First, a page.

Deakin University Participation and Partnerships Program (DUPPP)

The Library and Student Success


The Deakin University Participation and Partnerships Program (DUPPP), funded by the Commonwealth Government, aims to improve the success and retention of undergraduate students from low socio-economic status (low SES) backgrounds.

This program has enabled Deakin University Library to investigate the challenges these students face in making effective use of library services and resources. Through the DUPPP Library project, Enhancing information access for cloud (online) students from diverse backgrounds, our research has identified that improving awareness and use of scholarly resources can contribute to students' overall success and retention at university, and that the impact is greatest where library activities are an integral part of students' academic curricula.

The project team:

  • conducted interviews with a sample of low SES students about their experience of using the library and accessing information for their assignments
  • analysed the responses and identified challenges faced by the students and also solutions they used to overcome these challenges
  • developed strategies to build student awareness of library services and access to collections to support students' academic outcomes.
  • worked in collaboration with course and unit leaders to trial and evaluate these strategies.

This page provides academic teaching staff with an overview of the project strategies, outcomes and benefits and presents an invitation to work with library staff to support student success and retention.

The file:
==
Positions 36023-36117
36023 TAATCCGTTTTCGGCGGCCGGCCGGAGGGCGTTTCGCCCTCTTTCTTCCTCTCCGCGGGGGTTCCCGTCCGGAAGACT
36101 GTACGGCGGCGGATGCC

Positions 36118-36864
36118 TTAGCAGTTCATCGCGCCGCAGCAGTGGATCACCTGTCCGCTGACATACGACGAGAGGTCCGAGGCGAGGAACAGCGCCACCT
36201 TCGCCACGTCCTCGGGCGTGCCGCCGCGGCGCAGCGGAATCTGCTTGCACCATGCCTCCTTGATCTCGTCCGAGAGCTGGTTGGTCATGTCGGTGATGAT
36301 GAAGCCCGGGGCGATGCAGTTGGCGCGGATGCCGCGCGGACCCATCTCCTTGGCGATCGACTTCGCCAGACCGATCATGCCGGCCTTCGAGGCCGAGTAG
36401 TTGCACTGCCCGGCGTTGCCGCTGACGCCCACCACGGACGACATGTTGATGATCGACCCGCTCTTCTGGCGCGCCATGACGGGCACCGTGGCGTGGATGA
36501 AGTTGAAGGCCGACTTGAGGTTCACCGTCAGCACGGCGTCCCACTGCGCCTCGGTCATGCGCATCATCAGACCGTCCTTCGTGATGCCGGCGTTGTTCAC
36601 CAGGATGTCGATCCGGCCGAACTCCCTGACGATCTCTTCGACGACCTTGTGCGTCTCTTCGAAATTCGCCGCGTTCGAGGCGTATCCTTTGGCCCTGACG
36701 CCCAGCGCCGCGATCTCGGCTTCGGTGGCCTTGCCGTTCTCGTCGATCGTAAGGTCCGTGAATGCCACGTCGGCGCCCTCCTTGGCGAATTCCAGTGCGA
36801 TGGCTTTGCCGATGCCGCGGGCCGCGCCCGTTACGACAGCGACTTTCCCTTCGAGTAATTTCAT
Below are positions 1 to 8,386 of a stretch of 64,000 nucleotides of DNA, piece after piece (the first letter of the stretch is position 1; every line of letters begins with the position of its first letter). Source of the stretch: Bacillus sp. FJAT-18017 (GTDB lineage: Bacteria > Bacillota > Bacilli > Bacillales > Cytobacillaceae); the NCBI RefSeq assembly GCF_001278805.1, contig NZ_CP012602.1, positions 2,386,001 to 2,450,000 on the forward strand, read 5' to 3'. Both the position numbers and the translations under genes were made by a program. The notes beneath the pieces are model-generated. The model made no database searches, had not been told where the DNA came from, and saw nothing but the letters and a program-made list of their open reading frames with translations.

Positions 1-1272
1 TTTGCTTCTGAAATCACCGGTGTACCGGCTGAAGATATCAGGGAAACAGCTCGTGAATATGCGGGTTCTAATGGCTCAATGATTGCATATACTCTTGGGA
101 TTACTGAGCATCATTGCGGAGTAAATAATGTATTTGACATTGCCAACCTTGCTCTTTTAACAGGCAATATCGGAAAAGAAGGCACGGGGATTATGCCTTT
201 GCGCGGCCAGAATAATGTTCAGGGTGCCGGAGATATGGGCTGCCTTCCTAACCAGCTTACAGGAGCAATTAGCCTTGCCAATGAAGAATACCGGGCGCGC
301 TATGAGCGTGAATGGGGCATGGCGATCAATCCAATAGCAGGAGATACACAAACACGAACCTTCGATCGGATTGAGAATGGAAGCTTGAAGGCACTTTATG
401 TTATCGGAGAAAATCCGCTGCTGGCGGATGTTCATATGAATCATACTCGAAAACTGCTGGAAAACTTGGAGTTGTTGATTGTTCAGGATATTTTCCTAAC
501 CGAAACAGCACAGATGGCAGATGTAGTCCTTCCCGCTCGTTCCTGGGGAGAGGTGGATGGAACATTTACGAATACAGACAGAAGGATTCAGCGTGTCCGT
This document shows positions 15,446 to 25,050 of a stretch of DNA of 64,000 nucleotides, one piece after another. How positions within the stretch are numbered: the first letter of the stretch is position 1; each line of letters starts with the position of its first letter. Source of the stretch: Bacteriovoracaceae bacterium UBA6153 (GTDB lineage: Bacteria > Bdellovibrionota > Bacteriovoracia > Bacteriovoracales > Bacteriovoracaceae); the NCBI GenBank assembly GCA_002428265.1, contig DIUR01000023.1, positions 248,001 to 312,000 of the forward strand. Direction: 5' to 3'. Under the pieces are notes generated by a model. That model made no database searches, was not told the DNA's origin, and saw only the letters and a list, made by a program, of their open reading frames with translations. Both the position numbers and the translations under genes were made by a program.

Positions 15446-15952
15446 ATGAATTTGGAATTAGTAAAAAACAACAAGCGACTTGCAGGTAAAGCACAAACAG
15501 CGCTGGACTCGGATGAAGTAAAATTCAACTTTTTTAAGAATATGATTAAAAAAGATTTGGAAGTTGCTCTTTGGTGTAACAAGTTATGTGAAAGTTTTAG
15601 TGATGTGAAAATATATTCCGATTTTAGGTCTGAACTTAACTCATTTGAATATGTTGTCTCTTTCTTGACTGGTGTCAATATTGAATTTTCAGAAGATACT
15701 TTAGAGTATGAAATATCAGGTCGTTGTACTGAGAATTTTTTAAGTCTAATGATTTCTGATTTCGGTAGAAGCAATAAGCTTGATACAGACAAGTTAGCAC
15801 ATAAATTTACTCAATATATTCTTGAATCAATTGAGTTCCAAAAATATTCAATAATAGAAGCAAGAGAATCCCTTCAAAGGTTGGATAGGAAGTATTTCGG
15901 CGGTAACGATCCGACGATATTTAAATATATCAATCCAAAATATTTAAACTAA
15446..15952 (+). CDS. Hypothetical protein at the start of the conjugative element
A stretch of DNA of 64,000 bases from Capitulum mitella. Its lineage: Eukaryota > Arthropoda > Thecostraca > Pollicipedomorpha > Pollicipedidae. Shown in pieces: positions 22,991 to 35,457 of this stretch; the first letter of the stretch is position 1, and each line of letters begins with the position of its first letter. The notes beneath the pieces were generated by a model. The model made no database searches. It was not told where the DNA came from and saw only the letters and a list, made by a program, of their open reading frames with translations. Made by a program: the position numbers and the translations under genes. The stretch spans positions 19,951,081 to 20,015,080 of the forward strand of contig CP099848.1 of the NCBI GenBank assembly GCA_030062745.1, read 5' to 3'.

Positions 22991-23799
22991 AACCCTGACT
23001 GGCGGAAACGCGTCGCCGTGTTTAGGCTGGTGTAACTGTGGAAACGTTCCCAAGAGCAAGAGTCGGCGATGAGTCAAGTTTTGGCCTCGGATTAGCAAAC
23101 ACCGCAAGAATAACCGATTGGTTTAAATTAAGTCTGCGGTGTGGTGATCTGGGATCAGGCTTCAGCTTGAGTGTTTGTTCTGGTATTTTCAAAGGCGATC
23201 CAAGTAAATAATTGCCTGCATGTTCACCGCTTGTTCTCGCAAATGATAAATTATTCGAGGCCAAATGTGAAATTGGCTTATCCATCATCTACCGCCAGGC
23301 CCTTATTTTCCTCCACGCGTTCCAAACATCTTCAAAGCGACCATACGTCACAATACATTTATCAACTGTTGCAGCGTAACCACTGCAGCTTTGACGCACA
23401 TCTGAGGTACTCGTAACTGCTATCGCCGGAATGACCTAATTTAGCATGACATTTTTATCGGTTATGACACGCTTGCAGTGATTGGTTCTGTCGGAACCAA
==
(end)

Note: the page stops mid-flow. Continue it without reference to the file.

Challenges for today's students

Research has indicated that many students from low SES backgrounds and those living in remote areas face particular challenges when undertaking university studies in the online environment.

The overall average success rate for low SES students at Deakin is currently three percent lower than the overall student body (SIPU Success & Retention Report 2012).

The Library Project: goals and successes

The Library project Enhancing information access for cloud (online) students from diverse backgrounds was developed with the following goals:

  • To identify current research and best practice in the development of library services to support retention and success of cloud (online) students from low SES backgrounds;
  • To evaluate and review the use of existing library online services by these students in the context of the above research;
  • To identify actions to improve information access for these students;